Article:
In a food processor throw in all the ingredients except the olive oil and blitz to pesto consistency and add salt and pepper to taste.
Pop into your fermenting vessel of choice and ferment about 3-4 days you can go longer but this is my preferred acidity for the pesto. After this cover the surface in olive oil and store in the fridge. I have had this last 5 months in the fridge and still taste fine.
Eat as a straight pesto with pasta or as a dip, add cream for a creamy sauce, Add feta and cook in pies. It’s a great go to for busy days when you want a quick meal.
Well we’ve definitely been keeping ourselves busy which is good as it keeps us out of trouble!.
Mr Hunter Gatherer is due to start Apple picking soon so we are pushing ourselves to get as much done as possible before he’s away for long hours.
Fortunately Apple prep is something the whole family can get involved in and the kids love using the Apple slinky machine to peel and cut the apples. This is great as we have 6 trees which are all grafted with multiple varieties so we will have apples for months!
We are certainly making he most of the fruit by canning Apple pie filling, hard cider and dehydrating slices, Apple sugar and Apple juice to freeze and enjoy through the year, I’d like to try again to make my own liquid pectin to help set jellies.
From the scraps we are making Apple cider vinegar and Apple scrap syrup which is our version on cheap maple syrup!.
I’d really like to attempt some Apple stroop having recently lost my Oma it will be a homage to my Dutch heritage.
I finally bit the bullet this season and bought a canning funnel for the high price of $2.80 on eBay! Man I wish I’d just bought one of these at the start of my canning adventures as it really does make like soooo much easier.
I’ll also be using Sally wises recipe for canning Apple pulp which I’ll later turn into Apple bbq sauce. I really hate waste so I like to make use of every fruit we preserve in a variety of ways.
We’ve been making a conscious decision to eat healthy and more frugally by getting creative with what we grow. We have a lot of beetroots ready to come up and besides pickling and kimchi I’ve been researching different ways to enjoy them with dinner. I came across a great beetroot felafel recipe which we enjoyed with homemade flatbread and garden veg. I’ll share my adapted recipe with you now.
2 cups dry chickpeas – soaked or cooked in the pressure canner
2 cups shredded raw beetroot
1 tsp coriander
3 cloves garlic
1 handful fresh chopped parsley
1 handful fresh chopped tarragon
1 tablespoon olive oil
Pop everything into a food processor and blitz until fine crumbs you may need to add a touch of water.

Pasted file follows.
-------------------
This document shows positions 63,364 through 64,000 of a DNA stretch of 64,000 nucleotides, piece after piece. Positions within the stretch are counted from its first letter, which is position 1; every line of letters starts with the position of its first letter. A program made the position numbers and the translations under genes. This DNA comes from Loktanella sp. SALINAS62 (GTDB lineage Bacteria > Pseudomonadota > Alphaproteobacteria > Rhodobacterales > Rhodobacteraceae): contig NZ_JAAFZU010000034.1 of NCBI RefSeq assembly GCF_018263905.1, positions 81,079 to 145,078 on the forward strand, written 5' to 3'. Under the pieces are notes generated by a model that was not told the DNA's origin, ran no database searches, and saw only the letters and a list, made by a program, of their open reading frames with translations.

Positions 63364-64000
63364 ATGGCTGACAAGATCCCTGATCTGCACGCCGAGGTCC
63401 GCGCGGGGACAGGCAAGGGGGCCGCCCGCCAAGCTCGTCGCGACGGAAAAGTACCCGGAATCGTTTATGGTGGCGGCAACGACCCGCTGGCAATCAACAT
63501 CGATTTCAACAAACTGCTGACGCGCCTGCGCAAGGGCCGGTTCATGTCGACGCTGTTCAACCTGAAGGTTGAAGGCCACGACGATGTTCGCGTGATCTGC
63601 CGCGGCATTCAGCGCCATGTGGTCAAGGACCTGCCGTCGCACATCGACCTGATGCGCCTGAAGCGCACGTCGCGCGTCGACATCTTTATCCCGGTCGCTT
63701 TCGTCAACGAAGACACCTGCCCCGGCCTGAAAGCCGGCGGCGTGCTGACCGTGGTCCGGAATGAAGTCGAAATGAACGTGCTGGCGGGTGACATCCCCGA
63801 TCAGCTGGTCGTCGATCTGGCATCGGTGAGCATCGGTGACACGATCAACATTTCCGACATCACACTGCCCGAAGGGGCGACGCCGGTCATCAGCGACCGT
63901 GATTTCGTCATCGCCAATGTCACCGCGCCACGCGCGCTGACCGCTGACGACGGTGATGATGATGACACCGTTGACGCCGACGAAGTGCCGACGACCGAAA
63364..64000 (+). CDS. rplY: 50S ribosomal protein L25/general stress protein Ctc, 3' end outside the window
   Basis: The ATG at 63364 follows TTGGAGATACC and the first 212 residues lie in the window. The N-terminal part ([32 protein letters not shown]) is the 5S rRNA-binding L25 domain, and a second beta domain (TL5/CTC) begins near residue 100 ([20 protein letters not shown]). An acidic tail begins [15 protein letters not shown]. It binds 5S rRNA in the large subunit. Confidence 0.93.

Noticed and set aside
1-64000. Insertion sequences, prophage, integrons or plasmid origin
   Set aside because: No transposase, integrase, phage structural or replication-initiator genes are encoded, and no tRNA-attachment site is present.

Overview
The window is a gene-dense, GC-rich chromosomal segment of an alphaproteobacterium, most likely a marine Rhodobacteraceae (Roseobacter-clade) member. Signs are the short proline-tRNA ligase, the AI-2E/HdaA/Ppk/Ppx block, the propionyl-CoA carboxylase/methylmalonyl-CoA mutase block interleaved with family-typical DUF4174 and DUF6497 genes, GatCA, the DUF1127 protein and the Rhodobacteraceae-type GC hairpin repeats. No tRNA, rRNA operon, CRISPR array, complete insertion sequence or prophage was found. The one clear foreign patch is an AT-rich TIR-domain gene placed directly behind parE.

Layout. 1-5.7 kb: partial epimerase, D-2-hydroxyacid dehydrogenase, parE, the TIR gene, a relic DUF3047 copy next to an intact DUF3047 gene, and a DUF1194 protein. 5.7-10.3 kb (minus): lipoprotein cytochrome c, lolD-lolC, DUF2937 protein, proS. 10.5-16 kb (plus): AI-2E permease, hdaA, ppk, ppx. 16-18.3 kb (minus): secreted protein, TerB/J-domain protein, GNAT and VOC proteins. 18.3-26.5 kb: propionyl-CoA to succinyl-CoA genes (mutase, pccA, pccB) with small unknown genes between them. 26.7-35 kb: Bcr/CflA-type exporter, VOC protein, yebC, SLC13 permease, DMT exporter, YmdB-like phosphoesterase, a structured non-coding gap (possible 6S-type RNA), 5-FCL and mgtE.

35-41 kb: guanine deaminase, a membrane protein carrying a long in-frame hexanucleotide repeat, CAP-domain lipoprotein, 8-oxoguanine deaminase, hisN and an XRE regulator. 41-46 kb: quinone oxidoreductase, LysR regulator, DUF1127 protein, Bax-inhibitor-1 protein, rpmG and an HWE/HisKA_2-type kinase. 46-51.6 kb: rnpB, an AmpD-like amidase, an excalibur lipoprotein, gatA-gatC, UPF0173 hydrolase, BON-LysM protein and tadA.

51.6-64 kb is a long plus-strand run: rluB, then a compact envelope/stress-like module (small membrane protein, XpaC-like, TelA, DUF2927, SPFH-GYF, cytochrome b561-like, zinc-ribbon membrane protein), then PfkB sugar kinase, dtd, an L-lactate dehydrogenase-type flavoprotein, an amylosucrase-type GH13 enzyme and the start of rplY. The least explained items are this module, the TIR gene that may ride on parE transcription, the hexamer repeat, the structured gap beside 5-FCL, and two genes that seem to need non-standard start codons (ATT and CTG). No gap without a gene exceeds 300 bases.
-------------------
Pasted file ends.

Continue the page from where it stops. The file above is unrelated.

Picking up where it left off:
Lightly knead mixture and Roll into balls and place on a baking tray. Bake at 200C for 20 mins or until lightly brown.
Enjoy in salads, flat bread or burgers 🙂
Pop everything into a
I always do this. I start the preserving season off with so much enthusiasm, Accept fruit left right and centre, excitedly pick the cucumbers and zucchini bringing them in with grand plans then realize the actual preserving HAS to be done before things rot or there’s no room left in the freezer before the next crop is ready (which is right around the corner!!!)
I’ve picked bags of sugar and blood plums from my neighbors house and I am quickly trying to pick the greengages off our tree in the chook pen. I’ve dried a bunch in the dehydrator, made plum bbq sauce, worcestershire sauce, vanilla plum jam , plum vanilla bean with pepperberry, sweet and sour plum sauce and have plans for greengage jam, spiced plum jam and plum chilli sauce. I might also bottle a few jars of whole and stewed plums for cakes and crumbles in the winter. Last season I made a plum chutney but I wasn’t a fan so decided not to make it this year.
Greengage plums are the most amazing plum I’ve ever tasted completely unique in their flavour and if you ever get a chance to make the jam or eat one fresh I highly recommend it. I have included my recipe below for anyone who’d like to try.
Soon our apples will be ready and the few fallen ones we’ve eaten have been absolutely delicious! I’ve invested in a cold press juicer and will be making and freezing our own juice. I was considering ‘canning’ it but I think the pressure canning would make the ‘cold pressing’ pointless so ill stick o freezing and fill the second fridge. I’ll also be making lots of country alcoholic cider as I did last year but I’ll be using the juiced apples over the food processor. The apple ‘waste’ will be used to make Apple cider vinegar and Apple scrap syrup or Apple stroop. Nothing will go to waste!
We have 4 very large pumpkins ready for picking unfortunately not as many as I’d hoped for but we are still getting used to a new climate. The blackberries are ripening and the tomatoes are still not ripe which I think shows how topsy turvy this summer has been. I’ve noticed the smell of woodsmoke a lot on the crisp mornings and feel so out of tune with my suffering friends and relatives on the mainland who are dealing with heatwaves.
2.5kg greengage plums
1 cup water
Juice of 2 lemons
As I freeze my plums whole before starting the jam I steam them in the cup of water in a saucepan with the lid on then cut the seed out with a fork.